Everyone has their own style bible, be it the Chicago Manual of Style or Strunk & Whites. You can choose to use the Oxford Comma or not, however, if someone else used it and you’re updating their page or post, please leave it alone. Our Style Guide is not an attempt to force you to write a specific way, but a series of guidelines to encourage consistency.
Above all, be positive and supportive. Don’t bash or attack. We’re trying to help representation, support queer content creators, and create a tone of positivity.
Quality Content Matters
Good content is important and so is search engine optimization (SEO). Without visitors, people won’t find our content. SEO allows search engines to index our content and make us discoverable. For example, we get an uptick in traffic when various actors are in the news because posts about them are search engine optimized well.
Make use of Yoast SEO Analysis (at the bottom of the page). That is the fastest way to get your head around what’s ‘good’ content for SEO. Remember that these are guidelines, and it’s okay to break them if you feel it’s important.
- Titles: A good title should be attention-grabbing, but not Buzzfeedy. Try to avoid “You won’t believe these characters are queer!”
- Custom Excerpts: They are strongly encouraged. These should be tweet length, and two or three good sentences about the content.
- Featured Images: These are the required hero images at the top of a post. If you need help making these images, please reach out on the #editors Slack channel.
- Spoiler Warnings: Always flag a post with a spoiler warning! (There’s a “Spoiler” block for this).
- Section Breaks: Use headers to make multiple sections on blog posts.
- Yoast SEO can help with this.
Tags and Categories
Categories are for large, widespread groups such as “News” or “Exclusives.” Limit usage to 2 per post whenever possible.
Tags are free form and for the minutia, like a show name, an actor name, and so on. Think of them as the hashtag. You’re trying to bring awareness to the topic.
- Tags should use capital letters (i.e. ‘Jane the Virgin’ and not ‘jane the virgin’)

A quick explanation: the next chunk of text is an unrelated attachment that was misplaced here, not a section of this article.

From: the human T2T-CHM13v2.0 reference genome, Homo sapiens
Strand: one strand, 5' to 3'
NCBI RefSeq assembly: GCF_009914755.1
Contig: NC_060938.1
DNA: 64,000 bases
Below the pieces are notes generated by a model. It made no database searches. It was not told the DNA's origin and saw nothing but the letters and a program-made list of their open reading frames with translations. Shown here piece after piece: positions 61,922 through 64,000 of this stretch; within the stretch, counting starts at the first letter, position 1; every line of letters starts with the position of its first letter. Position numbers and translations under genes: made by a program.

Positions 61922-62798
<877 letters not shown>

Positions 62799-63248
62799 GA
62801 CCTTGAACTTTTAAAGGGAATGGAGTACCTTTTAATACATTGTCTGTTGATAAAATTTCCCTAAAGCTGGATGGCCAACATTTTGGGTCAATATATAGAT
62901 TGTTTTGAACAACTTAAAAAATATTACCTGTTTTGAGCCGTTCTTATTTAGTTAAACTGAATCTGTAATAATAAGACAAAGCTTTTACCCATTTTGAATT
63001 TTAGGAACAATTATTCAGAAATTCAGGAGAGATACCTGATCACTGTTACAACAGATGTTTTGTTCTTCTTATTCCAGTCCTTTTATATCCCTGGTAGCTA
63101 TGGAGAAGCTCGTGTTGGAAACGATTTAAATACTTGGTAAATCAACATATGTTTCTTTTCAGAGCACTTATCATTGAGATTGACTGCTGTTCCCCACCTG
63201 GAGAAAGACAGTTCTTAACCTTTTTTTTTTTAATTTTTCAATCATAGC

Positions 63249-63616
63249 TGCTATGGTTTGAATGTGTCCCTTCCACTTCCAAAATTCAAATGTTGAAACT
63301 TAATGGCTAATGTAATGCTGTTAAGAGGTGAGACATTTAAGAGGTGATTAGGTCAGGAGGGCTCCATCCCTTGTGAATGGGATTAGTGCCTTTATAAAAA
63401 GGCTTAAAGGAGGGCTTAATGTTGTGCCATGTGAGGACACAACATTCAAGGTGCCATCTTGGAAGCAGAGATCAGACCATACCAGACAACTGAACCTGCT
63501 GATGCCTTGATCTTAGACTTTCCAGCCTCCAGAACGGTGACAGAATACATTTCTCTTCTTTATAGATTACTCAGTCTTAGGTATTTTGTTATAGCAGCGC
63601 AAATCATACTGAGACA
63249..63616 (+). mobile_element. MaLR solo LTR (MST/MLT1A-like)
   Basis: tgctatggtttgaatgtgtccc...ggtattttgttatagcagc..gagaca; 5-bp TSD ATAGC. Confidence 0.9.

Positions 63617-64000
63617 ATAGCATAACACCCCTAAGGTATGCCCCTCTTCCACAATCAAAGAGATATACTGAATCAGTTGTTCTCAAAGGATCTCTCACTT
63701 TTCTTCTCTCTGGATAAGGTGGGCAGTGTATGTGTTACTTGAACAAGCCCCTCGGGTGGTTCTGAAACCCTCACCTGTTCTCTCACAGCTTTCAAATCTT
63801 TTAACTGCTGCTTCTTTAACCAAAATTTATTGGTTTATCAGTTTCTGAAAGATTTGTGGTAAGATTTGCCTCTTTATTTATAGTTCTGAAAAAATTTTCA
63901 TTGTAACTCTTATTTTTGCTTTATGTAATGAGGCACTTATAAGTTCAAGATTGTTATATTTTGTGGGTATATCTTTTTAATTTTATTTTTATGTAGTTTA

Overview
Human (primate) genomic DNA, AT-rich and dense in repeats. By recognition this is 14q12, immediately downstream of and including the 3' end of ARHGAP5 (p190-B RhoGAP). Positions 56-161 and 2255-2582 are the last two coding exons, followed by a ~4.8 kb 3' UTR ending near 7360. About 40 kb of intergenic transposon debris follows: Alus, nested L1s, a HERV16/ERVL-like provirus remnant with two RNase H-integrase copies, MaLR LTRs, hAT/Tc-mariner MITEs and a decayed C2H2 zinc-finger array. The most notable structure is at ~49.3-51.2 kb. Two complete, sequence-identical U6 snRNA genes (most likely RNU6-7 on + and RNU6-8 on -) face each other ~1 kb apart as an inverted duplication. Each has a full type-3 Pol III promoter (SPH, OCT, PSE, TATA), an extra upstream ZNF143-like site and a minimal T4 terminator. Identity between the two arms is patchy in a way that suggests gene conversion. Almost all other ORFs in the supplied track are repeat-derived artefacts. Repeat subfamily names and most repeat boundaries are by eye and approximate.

- If a tag is missing, feel free to add it
- Be careful about spelling and the name of actors (we use Kat Barrell and not Katherine, for example)
Cross Linking is when you mention a show/character/actor on another page and link back to it. This is important, as it helps lower our bounce-rate and keep people clicking through the site. We’ve automated many links (shows link back to related blog posts and so on), but there are still some links you’ll need to do yourself.
The commonly accepted rule is that you should only link to TV Shows, actors, and characters the first time they appear in a post.
You should add links in blog posts. On show pages, you don’t need to link to characters (or their actors) who are listed on the page, because they are listed out already. If, however, you’re mentioning that Law & Order is in the same universe as The X Files, then you can link to each show from the other page.
TV Shows should be italicized. Example: “Watch CSI on CBS!”
When making a list of episodes use the following format:
- Season # Episode # “Episode Title” – Episode description.
Identity and Sexuality
However an actor or a character identifies their sexual and gender orientation, respect it and use it. If someone says they’re Non-Binary Trans-Male, then set their gender to that. If a sexual or gender orientation doesn’t exist, add it. It’s easy and it’s important to respect people’s identity.
This also means if an actor is not out (no matter how sure you are they’re queer) do not out them. If you can’t find any personal details on an actor, or they’re only on a web-series, it’s safe to use ‘Unknown.’ Everyone else, especially mainstream actors, should default to straight.
WHEN IN DOUBT, DO NOT OUT
- Actors: Cisgender Female, heterosexual
- Characters: Cisgender, homosexual
- Actors who are in web-series: Cisgender, Unknown
- Characters who have romantic relationships with other species (human/Klingon, etc): Pansexual
Spelling and Romanization
We write in American (or Canadian) English for the most part. This can cause a problem when adding foreign content, as even languages that use the Latin alphabet can include characters with diacritics, ligatures and others that are not commonly used in present-day English.
Use the characters they use. Zoë, Ægir, Erdös and so on. Use copy/paste if you don’t know how to add those manually. They’re safe to use in titles and tags, as WordPress will auto-correct for you in the URLs.
Also, remember to use the name order that the actor or character does. If they’re Asian and use the Patronym (last name) as the ‘first’ name, then do LASTNAME FIRSTNAME. Romanization may happen with some characters, but WordPress should be fine.
If you get an image from an official source, please use the “Attribution” field or include the content “Photo Credit NBC/Universal” in the Alt Text (Alternative Text) box.